(Reprint courtesy of Hippocrates Health Institute)
Not long ago it was revealed that women’s health is on the far backburner for research money in the conquest of disease. Our global progress in the twenty-first century has fallen short compared to other
human advancements. Even the women’s liberation movement has sparked a new layer of responsibility beyond the care of our children and families. Working — which is a necessity in fulfilling many of us — has, in itself, given rise to diseases that are traditionally developed via stress.
Our historic role of nurturing and feeding the family has been overshadowed by fast food, television and computer nannies. This breakdown of the traditional family brings forth insecure and unguided children who grow into ill and dysfunctional adults. Disease rates among babies and youths are outrageous and expanding daily. 2010 marked the 50th anniversary of ‘the pill.’ Internationally celebrated as a win for women, this birth control method has proven to devalue commitment and intimacy and raise diseases through the roof. Birth control pills have been through many generations of reformulation. Each new version raises different disorders from increased chances of clotting, emotional concerns and even breast and other cancers. It is time we ask our men to protect us during intimacy and not once again be expected to sacrifice our health and happiness to please them. Life should be a two-way street which brings balance.
For decades, pharmaceutical estrogens and progesterone were handed out like candy once a woman headed into middle age. Although here at Hippocrates Health Institute we warned of their perils, it took a global study exposing the risks associated with these ‘meds’ to halt their deadly march. They were shown to be carcinogenic and increased cardiovascular risk. Simply put, they were life-threatening.
MENOPAUSE – For much of our lives we are fertile. Nature liberates us as the perpetuators of future generations as we age so that we can spend more quality time with and for ourselves. Weight gain happens often due to hormone imbalance and as researchers consistently report when estrogen is not balanced and remains either high or low, it increases body fat in the hips and belly region. Estradiol (E2) and estrone (E1), at high levels, could increase breast and ovarian cancer. The main postmenopausal hormone is estrone E1. It is produced in the ovaries only after menstruation ceases. It is made in your fat cells and additionally in the liver and adrenal glands. Estriol (E3) can protect us from breast cancer, and there is clear evidence that women who have breast cancer and take bio-identical (E3) Estriol, endure far less recurrences of the disease.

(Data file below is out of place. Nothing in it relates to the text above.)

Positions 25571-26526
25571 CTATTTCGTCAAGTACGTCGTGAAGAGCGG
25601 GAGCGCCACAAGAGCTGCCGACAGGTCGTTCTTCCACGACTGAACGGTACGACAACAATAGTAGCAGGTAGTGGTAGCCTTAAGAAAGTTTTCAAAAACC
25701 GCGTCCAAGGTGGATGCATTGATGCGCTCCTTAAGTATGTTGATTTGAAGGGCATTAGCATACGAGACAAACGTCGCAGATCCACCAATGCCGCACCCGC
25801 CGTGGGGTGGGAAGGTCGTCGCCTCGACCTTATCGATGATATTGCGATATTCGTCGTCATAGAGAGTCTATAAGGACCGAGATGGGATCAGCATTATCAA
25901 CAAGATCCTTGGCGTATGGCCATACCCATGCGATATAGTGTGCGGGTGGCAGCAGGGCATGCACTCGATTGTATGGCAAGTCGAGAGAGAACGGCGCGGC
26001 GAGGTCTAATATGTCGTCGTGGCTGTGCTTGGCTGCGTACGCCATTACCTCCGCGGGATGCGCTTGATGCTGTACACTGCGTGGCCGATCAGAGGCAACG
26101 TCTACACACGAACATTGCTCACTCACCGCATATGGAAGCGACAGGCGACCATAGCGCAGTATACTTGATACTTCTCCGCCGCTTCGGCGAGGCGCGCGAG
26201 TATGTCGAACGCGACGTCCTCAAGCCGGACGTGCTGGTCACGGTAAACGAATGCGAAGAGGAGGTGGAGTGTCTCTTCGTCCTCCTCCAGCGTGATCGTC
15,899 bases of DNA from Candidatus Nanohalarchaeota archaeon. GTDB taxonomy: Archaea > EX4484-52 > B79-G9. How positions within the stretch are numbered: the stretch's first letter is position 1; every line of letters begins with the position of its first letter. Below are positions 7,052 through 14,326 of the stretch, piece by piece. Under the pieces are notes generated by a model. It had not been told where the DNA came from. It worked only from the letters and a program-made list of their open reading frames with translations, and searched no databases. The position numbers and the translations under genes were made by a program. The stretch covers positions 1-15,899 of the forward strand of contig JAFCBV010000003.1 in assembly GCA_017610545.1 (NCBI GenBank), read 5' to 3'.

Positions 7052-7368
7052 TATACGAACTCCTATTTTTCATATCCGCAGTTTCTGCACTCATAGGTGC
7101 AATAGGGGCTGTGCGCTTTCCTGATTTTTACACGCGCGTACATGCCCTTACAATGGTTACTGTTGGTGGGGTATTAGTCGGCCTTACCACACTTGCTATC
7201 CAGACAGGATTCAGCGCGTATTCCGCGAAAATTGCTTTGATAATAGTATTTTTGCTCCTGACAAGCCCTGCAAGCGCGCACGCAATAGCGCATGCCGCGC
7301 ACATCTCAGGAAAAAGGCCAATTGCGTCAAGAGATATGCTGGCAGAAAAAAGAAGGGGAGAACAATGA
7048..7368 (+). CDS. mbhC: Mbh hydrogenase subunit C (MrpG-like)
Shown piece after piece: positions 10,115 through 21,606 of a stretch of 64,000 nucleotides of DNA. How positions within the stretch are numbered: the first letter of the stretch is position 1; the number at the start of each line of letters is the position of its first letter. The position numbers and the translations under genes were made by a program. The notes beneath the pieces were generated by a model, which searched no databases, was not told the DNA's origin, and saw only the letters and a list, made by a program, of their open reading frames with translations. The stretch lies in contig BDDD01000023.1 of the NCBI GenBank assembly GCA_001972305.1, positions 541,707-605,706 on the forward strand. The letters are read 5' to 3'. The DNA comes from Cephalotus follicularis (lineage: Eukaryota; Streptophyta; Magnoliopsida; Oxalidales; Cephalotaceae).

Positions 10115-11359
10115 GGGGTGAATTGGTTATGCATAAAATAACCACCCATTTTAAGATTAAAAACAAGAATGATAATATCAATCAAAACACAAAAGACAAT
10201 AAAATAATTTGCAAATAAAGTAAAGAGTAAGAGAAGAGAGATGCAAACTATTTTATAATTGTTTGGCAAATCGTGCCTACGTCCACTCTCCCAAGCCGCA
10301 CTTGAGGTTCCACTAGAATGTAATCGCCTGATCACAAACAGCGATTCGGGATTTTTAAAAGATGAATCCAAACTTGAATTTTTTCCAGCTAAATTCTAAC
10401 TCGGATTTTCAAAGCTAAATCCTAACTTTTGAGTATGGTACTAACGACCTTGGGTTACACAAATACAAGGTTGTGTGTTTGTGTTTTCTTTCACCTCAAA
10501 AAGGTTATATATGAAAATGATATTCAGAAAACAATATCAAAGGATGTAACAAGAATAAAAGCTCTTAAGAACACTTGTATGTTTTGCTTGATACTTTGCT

In addition, women who make love one to two times a week double the good estrogen. The rise in estrogen was discovered by Karolinska Institute in Stockholm where they revealed that oxytocin stimulates the brain cell neuroreceptors, creating endorphins which in turn spark estrogen development. Another hormone—insulin— plays a major role in production of serotonin and helps the body repair itself. It counters the adrenaline and cortisol actions in the body.
After menopause progesterone that is also produced in the ovaries, reverts to production in the adrenal glands. Sugar, saturated fats and stress lower progesterone. We need the progesterone to balance the estrogen. Testosterone is also a ‘female’ hormone made in the adrenal gland and ovaries. It will decrease during menopause, yet is precipitated by pollutants, stress, birth control pills, chemo or depression. Exercising, losing weight, sleeping well and taking zinc will help to increase it.
I am 10 years post-menopausal, and have enjoyed a life of continuing muscle, aerobic and strengthening exercise. I also eat a diet of fresh vegan organic food and juices. It has been such a natural process. It is the original and foremost way to live, so that mental and physical energy abound throughout our entire life. From the early days of our new found ‘freedom,’ ‘we came a long way baby,’ and began smoking like chimneys. Symbolically, it gave many women a feeling that they were now on par with their male counterparts. This turned out to be true as lung cancer, emphysema, infertility problems and other health concerns skyrocketed among the female population. Today the one group that is not hearing the message about quitting smoking are young women. Miscarriages, weakened offspring and reduced incomes due to illness are also connected to the inhalation of disease causing smoke.
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